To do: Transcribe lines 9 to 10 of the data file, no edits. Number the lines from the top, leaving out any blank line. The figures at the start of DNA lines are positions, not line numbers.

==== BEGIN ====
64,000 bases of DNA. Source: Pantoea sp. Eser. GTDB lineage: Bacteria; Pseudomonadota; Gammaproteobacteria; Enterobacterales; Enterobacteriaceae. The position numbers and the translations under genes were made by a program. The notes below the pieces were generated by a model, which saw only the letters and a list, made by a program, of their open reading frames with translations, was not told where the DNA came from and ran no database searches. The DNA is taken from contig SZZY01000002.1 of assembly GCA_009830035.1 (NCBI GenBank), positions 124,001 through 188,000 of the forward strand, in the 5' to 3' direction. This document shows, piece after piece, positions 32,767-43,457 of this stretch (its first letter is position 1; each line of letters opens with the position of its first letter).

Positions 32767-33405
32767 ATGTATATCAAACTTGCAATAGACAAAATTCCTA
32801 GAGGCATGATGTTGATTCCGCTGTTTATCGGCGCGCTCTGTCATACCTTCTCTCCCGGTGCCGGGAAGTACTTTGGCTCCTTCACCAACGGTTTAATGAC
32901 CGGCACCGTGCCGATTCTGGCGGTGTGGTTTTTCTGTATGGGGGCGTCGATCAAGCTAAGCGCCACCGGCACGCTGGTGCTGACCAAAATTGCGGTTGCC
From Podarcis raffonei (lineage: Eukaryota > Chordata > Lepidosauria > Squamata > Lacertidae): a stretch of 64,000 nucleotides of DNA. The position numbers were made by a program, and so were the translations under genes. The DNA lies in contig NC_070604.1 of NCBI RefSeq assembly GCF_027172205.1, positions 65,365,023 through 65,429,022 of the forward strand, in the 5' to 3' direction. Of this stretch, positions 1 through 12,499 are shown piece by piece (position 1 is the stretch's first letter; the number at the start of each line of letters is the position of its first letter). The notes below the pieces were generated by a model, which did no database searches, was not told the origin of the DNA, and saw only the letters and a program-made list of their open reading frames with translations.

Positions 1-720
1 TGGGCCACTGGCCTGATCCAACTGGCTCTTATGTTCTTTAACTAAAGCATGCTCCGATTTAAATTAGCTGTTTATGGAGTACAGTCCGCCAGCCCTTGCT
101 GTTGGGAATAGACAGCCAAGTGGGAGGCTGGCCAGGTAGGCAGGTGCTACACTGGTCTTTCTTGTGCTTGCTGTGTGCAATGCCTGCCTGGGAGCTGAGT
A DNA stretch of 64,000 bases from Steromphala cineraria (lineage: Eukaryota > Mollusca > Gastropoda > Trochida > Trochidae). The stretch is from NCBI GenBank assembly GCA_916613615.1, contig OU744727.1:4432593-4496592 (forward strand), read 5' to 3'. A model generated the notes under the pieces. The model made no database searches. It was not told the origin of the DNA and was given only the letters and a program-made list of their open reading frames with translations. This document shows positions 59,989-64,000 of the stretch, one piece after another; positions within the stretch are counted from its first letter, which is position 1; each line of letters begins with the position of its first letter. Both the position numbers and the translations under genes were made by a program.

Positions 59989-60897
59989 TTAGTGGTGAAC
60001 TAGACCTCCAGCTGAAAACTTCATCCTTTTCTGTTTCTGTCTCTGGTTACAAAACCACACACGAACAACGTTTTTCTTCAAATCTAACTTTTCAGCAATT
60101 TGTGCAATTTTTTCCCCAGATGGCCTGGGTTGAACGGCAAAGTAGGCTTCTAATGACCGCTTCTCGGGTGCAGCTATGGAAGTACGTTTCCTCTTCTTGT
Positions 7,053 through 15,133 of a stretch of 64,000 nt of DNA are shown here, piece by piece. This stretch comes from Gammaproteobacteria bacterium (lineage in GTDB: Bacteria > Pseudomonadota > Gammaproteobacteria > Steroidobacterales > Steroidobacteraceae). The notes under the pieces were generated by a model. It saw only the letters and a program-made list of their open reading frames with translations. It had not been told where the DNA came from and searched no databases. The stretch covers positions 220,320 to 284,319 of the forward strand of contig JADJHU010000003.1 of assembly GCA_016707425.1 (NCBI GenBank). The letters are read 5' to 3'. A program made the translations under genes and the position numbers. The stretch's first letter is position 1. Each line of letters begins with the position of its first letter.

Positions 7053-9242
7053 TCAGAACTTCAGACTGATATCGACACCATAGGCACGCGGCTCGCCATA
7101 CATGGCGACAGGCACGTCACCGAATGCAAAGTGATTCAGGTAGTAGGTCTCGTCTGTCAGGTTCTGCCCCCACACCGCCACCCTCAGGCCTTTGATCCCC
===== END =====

101 GTTGGGAATAGACAGCCAAGTGGGAGGCTGGCCAGGTAGGCAGGTGCTACACTGGTCTTTCTTGTGCTTGCTGTGTGCAATGCCTGCCTGGGAGCTGAGT
A DNA stretch of 64,000 bases from Steromphala cineraria (lineage: Eukaryota > Mollusca > Gastropoda > Trochida > Trochidae). The stretch is from NCBI GenBank assembly GCA_916613615.1, contig OU744727.1:4432593-4496592 (forward strand), read 5' to 3'. A model generated the notes under the pieces. The model made no database searches. It was not told the origin of the DNA and was given only the letters and a program-made list of their open reading frames with translations. This document shows positions 59,989-64,000 of the stretch, one piece after another; positions within the stretch are counted from its first letter, which is position 1; each line of letters begins with the position of its first letter. Both the position numbers and the translations under genes were made by a program.